Illinois Governor Pat Quinn could have easily avoided giving Republicans any chance at all with African-American voters in 2014. All he had to do early this year was select Chicago City Treasurer Stephanie Neely as his running mate for lieutenant governor. Really, any credible black politician could have been selected. We know, intuitively, why he did not. Democratic politicians know in a general election that “blacks have nowhere else to go.” So Quinn chose an old friend, Paul Vallas, rather than lend an up-and-coming black political leader a hand up. 

So Gov. Quinn intentionally left the door open for many of us to at least consider ways we may be able to deal with the unfair and stifling relationship we have with the Democratic Party. We can never talk about improving our communities so long as we are stuck with the status quo. To avoid a condition worse than the one we now have, we must vote 100 percent Democratic, 100 percent of the time. In the public housing projects I grew up in, we called this a “trick bag.” Every four years, after more disappointment, we say next time we may teach the Democrats a lesson. But every four years, every election is “too critical” to consider other options. As with Chicago Cubs fans, next time never comes.

Let’s look at some truths this time: If the Democrats really wanted to raise the minimum wage in Illinois, they could easily do it today. There is no need for a Nov. 4 referendum. They control all three branches of government, and the polls support doing it now. What they are really saying is, we can and will raise the minimum wage, but re-elect us first. As for black communities, we have not heard of any other policy to help us address substandard schools, economic underdevelopment, and neighborhoods reeling from violence and despair. Of course because we are in the Democratic hip-pocket, no one in either party has to engage us in serious dialogue about our interests. Blacks are 100 percent in the Democratic Party, but they do not lead the party. It has become a dysfunctional relationship.

The truth is, there was a time we talked to both parties. Did you know that African Americans voted consistently for Republicans in the past — from Fredrick Douglass to Rev. Martin Luther King Sr? Did you know that black voters split our tickets to vote a Republican for Cook County State’s Attorney, after a Democratic office holder ordered the raids that killed Fred Hampton and Mark Clark in 1969? Did you know that “affirmative action” for black businesses started with the Nixon administration? Faith leaders, did you know that government support for faith-based social programs started with George W. Bush?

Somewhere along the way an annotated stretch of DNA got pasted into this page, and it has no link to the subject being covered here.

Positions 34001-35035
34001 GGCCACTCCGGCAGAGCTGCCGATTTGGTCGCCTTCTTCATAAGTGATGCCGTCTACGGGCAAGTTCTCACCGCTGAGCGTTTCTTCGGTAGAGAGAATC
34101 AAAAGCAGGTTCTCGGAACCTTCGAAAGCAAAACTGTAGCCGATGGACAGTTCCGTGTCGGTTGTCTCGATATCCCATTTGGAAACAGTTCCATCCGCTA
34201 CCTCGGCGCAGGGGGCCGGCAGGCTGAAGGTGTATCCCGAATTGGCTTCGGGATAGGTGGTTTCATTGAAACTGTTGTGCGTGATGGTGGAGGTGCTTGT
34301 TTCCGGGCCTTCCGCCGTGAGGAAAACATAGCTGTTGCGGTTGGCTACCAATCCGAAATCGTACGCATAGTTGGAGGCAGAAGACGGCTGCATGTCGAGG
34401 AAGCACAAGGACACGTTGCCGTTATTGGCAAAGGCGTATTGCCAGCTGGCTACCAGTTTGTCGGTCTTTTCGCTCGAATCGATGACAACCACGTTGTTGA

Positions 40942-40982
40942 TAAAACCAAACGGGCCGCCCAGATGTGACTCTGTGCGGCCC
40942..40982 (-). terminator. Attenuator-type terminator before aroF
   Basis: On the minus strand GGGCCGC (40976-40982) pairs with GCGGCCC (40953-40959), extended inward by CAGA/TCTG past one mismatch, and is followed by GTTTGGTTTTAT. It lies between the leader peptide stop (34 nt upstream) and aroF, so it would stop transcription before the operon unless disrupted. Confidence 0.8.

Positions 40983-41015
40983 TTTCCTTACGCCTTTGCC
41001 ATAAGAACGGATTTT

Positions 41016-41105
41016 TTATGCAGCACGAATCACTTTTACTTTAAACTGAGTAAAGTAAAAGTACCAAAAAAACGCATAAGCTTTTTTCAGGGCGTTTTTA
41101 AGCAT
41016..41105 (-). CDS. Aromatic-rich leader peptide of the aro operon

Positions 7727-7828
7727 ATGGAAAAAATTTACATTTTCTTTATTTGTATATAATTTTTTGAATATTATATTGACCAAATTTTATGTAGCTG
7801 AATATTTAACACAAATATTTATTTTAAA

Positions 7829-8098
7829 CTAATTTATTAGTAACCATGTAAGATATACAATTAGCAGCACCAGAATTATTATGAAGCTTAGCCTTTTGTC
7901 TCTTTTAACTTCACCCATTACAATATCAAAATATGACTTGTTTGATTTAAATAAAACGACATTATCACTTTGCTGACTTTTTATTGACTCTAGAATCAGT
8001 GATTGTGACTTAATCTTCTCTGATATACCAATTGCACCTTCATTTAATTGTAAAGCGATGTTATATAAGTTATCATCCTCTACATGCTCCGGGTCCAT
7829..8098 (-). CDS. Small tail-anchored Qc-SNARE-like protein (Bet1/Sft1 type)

Does all this mean we should support Republicans whose policies are against the interests of our communities? Of course not. But all this does mean that we will have to learn how to play two-party politics in order to win in every election. Groups stuck in one party must win every election to keep from losing. It’s time to get out of the “trick bag.” 

Truth is, to support the Democratic status quo in Illinois empowers all-powerful Speaker of the House Mike Madigan, who is also chairman of the state Democratic Party. Some blacks will split our tickets and support some Republicans, and that should be OK. Our community could use having some influence in either party no matter who wins. That is really the direction we need to go in, especially as President Obama winds down his historic presidency. In Illinois, we support and celebrate our beloved President. But it will be time to move on.

Let’s grow up. Let’s have conversations about direction without personal attacks, “Uncle Tom” and “sell out.” Let’s learn from history and chart our own course for the future. At some point, we will need to move from protecting small social programs to casting visions of economic development, opening trade unions to our young people, getting our fair share of contracts, equitable funding for education, and taking on responsibility for self-determination. 

With the upcoming non-partisan elections for city government in February 2015, party will be irrelevant. We need to look for a mayor and City Council that will promote and reflect our interests. It’s time to do our own thinking and choose our own leaders without the interference of party politics. 

When you look around our desperate communities, you will see why we can’t wait.

Rev. Hatch is pastor of New Mount Pilgrim Church and co-chair of the LEADER’s Network.

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